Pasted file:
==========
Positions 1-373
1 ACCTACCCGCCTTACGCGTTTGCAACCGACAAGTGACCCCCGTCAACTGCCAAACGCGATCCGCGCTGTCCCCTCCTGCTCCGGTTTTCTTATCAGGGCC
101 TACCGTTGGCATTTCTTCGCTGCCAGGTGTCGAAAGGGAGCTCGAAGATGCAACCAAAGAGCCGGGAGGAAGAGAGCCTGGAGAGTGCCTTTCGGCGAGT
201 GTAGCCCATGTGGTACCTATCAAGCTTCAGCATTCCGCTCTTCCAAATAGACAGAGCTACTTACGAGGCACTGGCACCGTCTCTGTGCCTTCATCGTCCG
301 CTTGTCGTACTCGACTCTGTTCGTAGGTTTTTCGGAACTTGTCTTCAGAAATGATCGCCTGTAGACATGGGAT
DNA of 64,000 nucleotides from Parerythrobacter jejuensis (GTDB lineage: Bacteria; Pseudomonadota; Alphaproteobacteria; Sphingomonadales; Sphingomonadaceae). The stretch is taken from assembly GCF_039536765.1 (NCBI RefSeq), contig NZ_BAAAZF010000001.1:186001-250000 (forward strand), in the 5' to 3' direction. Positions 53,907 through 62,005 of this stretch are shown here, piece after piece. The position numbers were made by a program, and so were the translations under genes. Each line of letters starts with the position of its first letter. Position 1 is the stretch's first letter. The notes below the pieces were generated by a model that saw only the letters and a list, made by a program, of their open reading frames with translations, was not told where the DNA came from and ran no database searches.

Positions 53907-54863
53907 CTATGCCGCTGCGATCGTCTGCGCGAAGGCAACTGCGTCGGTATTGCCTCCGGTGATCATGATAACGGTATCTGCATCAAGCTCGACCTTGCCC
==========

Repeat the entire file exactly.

Positions 1-373
1 ACCTACCCGCCTTACGCGTTTGCAACCGACAAGTGACCCCCGTCAACTGCCAAACGCGATCCGCGCTGTCCCCTCCTGCTCCGGTTTTCTTATCAGGGCC
101 TACCGTTGGCATTTCTTCGCTGCCAGGTGTCGAAAGGGAGCTCGAAGATGCAACCAAAGAGCCGGGAGGAAGAGAGCCTGGAGAGTGCCTTTCGGCGAGT
201 GTAGCCCATGTGGTACCTATCAAGCTTCAGCATTCCGCTCTTCCAAATAGACAGAGCTACTTACGAGGCACTGGCACCGTCTCTGTGCCTTCATCGTCCG
301 CTTGTCGTACTCGACTCTGTTCGTAGGTTTTTCGGAACTTGTCTTCAGAAATGATCGCCTGTAGACATGGGAT
DNA of 64,000 nucleotides from Parerythrobacter jejuensis (GTDB lineage: Bacteria; Pseudomonadota; Alphaproteobacteria; Sphingomonadales; Sphingomonadaceae). The stretch is taken from assembly GCF_039536765.1 (NCBI RefSeq), contig NZ_BAAAZF010000001.1:186001-250000 (forward strand), in the 5' to 3' direction. Positions 53,907 through 62,005 of this stretch are shown here, piece after piece. The position numbers were made by a program, and so were the translations under genes. Each line of letters starts with the position of its first letter. Position 1 is the stretch's first letter. The notes below the pieces were generated by a model that saw only the letters and a list, made by a program, of their open reading frames with translations, was not told where the DNA came from and ran no database searches.

Positions 53907-54863
53907 CTATGCCGCTGCGATCGTCTGCGCGAAGGCAACTGCGTCGGTATTGCCTCCGGTGATCATGATAACGGTATCTGCATCAAGCTCGACCTTGCCC